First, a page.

• -va'erã: indicates something not imminent or something that must be done for social or moral reasons, in this case corresponding to the German modal verb sollen. Péa ojejapova'erã, "that must be done".
  • -ne: indicates something that probably will happen or something the speaker imagines that is happening. It correlates in certain way with the subjunctive of Spanish. Mitãnguéra ág̃a og̃uahéne hógape, "the children are probably coming home now".
  • -hína, ína after nasal words: continual action at the moment of speaking, present and pluperfect continuous or emphatic. Rojatapyhína, "we're making fire"; che ha'ehína, "it's ME!".
  • -vo: it has a subtle difference with hína in which vo indicates not necessarily what's being done at the moment of speaking. amba'apóvo, "I'm working (not necessarily now)".
  • -pota: indicates proximity immediately before the start of the process. Ajukapota, "I'm near the edge in which I will start to kill". (A particular sandhi rule is applied here: if the verbs ends in "po", the suffix changes to mbota; ajapombota, "I'll do it right now").
  • -pa: indicates emphatically that a process has all finished. Amboparapa pe ogyke, "I painted the wall completely".

This suffix can be joined with ma, making up páma: ñande jaikuaapáma nde remimo'ã, "now we became to know all your thought".

  • -mi: customary action in the past: Oumi, "He used to come a lot".

These are unstressed suffixes: ta, ma, ne, vo, "mi"; so the stress goes upon the last syllable of the verb or the last stressed syllable.

Other verbal morphemes

  • -se: desiderative suffix: "(Che) añemoaranduse", "I want to study".
  • te-: desiderative prefix: Ahasa, "I pass", Tahasa, "I would like to pass." Note that te- is the underlying form. It is similar to the negative in that it has the same vowel alternations and deletions, depending on the person marker on the verb.[2]Template:Rp

Determiners

Guarani English Spanish
1 – Demonstratives:
(a) With near objects and entities (you see it)
Ko this este, esta
Pe that ese, esa
Amo that/yonder aquel, aquella
Peteĩ-teĩ (+/- va) each cada uno
Ko'ã, ã, áã these estos, estas
Umi those esos, esas, aquellos, aquellas
(b) Indefinite, with far objects and entities (you do not see it -remembering demonstratives ):
Ku that (singular) aquel, aquella
Akói those (plural) aquellos, as
(c) Other usual demonstratives determiners:
Opa all todo, toda, todos, todas (with all entities)
Mayma all todos, todas (with people)
Mbovy – some, a few, determinate unos, unas
Heta a lot of, very much muchos, muchas
Ambue ( +/- kuéra) other otros, otras
Ambue another otro, otra
Ambueve: The other el otro, la otra
Ambueve other, another otro, otros, (enfático) –
Oimeraẽ either cualquiera
Mokoĩve both ambos, ambas
Ni peteĩ (+/- ve) neither ni el uno ni el otro

Spanish loans in Guarani

The close and prolonged contact Spanish and Guarani have experienced has resulted in many Guarani words of Spanish origin. Many of these loans were for things or concepts unknown to the New World prior to Spanish colonization. Examples are seen below:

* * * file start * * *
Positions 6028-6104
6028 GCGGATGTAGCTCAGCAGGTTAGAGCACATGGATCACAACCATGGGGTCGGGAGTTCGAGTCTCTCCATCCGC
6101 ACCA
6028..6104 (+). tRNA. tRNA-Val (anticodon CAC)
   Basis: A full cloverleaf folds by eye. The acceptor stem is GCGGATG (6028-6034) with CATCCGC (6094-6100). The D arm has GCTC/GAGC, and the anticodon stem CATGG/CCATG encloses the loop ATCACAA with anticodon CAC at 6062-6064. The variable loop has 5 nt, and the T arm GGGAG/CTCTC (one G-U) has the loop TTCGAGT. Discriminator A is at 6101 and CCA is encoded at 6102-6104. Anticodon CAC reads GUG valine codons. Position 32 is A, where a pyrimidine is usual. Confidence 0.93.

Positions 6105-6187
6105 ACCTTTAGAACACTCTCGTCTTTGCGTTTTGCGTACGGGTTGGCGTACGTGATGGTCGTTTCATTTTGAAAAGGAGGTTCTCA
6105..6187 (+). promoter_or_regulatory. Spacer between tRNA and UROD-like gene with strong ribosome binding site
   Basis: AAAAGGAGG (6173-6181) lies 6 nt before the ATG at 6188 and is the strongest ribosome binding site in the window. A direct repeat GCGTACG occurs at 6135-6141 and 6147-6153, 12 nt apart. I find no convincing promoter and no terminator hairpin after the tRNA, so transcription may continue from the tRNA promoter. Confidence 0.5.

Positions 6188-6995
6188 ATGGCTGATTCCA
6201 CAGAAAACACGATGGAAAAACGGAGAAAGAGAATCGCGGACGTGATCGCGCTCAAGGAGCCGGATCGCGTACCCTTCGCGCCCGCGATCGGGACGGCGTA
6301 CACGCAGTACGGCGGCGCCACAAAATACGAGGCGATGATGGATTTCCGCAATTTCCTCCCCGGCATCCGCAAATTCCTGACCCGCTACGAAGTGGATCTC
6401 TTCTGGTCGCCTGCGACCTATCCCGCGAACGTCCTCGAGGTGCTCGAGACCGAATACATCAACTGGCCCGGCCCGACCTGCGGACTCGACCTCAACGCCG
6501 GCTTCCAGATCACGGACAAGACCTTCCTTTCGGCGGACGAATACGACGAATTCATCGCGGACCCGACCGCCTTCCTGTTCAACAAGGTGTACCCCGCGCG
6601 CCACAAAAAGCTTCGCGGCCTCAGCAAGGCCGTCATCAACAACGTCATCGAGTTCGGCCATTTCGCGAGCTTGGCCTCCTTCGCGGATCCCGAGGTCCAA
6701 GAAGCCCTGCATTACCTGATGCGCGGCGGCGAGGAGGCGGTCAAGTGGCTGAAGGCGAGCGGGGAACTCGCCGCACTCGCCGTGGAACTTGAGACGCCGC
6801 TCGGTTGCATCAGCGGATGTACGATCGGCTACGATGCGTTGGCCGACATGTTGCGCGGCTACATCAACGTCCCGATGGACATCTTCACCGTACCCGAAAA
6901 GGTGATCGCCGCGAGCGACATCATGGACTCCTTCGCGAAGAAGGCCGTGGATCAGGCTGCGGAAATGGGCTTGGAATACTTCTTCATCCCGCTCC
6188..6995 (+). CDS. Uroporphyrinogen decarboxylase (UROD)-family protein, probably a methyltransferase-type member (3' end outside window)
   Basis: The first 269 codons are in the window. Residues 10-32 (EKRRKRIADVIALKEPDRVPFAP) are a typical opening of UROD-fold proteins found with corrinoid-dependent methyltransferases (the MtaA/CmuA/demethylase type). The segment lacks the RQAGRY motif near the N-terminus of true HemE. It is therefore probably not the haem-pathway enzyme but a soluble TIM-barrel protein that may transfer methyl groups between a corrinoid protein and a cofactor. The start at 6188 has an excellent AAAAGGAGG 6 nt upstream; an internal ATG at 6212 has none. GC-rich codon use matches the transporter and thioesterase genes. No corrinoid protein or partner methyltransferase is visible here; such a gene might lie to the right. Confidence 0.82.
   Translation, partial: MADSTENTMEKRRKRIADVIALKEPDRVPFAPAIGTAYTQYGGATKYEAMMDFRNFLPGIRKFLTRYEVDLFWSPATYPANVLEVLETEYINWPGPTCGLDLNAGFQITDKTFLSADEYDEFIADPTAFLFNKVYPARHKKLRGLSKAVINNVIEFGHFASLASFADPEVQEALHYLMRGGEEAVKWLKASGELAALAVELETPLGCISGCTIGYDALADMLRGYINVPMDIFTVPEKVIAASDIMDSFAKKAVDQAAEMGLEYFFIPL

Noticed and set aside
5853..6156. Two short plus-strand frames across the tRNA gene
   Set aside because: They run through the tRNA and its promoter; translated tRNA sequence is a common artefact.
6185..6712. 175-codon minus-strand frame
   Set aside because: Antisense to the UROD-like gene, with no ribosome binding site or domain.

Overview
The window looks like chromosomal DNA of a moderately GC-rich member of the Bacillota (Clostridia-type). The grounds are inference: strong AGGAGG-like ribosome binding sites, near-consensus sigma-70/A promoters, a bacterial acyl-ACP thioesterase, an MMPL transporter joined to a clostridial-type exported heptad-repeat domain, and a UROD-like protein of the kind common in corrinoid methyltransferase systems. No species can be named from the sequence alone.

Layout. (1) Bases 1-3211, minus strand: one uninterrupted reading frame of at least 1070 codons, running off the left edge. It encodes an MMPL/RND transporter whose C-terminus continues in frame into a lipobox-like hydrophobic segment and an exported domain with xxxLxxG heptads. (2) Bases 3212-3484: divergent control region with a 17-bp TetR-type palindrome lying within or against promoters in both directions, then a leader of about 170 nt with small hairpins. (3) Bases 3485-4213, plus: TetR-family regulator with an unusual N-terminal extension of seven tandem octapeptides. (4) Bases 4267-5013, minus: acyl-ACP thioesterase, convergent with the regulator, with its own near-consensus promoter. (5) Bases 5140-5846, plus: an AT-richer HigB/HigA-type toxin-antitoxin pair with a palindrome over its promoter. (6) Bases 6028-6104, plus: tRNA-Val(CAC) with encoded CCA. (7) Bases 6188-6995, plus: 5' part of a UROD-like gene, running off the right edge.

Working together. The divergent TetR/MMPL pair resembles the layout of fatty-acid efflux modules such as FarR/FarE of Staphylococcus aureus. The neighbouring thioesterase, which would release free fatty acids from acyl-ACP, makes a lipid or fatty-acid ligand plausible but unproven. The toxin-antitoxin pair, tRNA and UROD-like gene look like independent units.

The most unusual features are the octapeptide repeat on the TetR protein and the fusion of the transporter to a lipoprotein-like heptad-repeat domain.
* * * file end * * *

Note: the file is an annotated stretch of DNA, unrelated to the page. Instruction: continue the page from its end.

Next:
Semantic category Spanish Guarani English
animals vaca vaka cow
caballo kavaju horse
cabra kavara goat
religion cruz kurusu cross
Jesucristo Hesukrísto Jesus Christ
Pablo Pavlo Paul (saint)
place names Australia Autaralia Australia
Islandia Iylanda Iceland
Portugal Poytuga Portugal
foods queso kesu cheese
azúcar asuka sugar
morcilla mbusia blood sausage
herbs/spices canela kanéla cinnamon
cilantro kuratũ coriander
anís ani anise

Guarani loans in English

English has adopted a small number of words from Guarani (or perhaps the related Tupi) via Portuguese, mostly the names of animals. "Jaguar" comes from jaguarete and "piranha" comes from pira aña. Other words are: "agouti" from akuti, "tapir" from tapira, "açaí" from ïwasa'i, and "warrah" from aguará meaning "fox". Ipecacuanha (the name of a medicinal drug) comes from a homonymous Tupi-Guaraní name that can be rendered as ipe-kaa-guene, meaning a creeping plant that makes one vomit.

The name of Paraguay is itself a Guarani word, as is the name of Uruguay. However, the exact meaning of either placename is up to varied interpretations. (See: List of country-name etymologies.)

"Cougar" is borrowed from the archaic Portuguese çuçuarana; the term was either originally derived from the Tupi language susua'rana, meaning "similar to deer (in hair color)" or from the Guaraní language term guaçu ara while puma comes from the Peruvian Quechua language.

Sample text

Article 1 of the Universal Declaration of Human Rights in Guarani:

Mayma yvypóra ou ko yvy ári iñapyty'yre ha eteĩcha tekoruvicharenda ha akatúape jeguerekópe; ha ikatu rupi oikuaa añetéva ha añete'yva, iporãva ha ivaíva, tekotevẽ pehenguéicha oiko oñondivekuéra.

(All human beings are born free and equal in dignity and rights. They are endowed with reason and conscience and should act towards one another in a spirit of brotherhood.)

  1. ^ Walker (2000) Nasalization, neutral segments, and opacity effects, p. 210
  2. ^ Cite error: Invalid <ref> tag; no text was provided for refs named Graham, 1969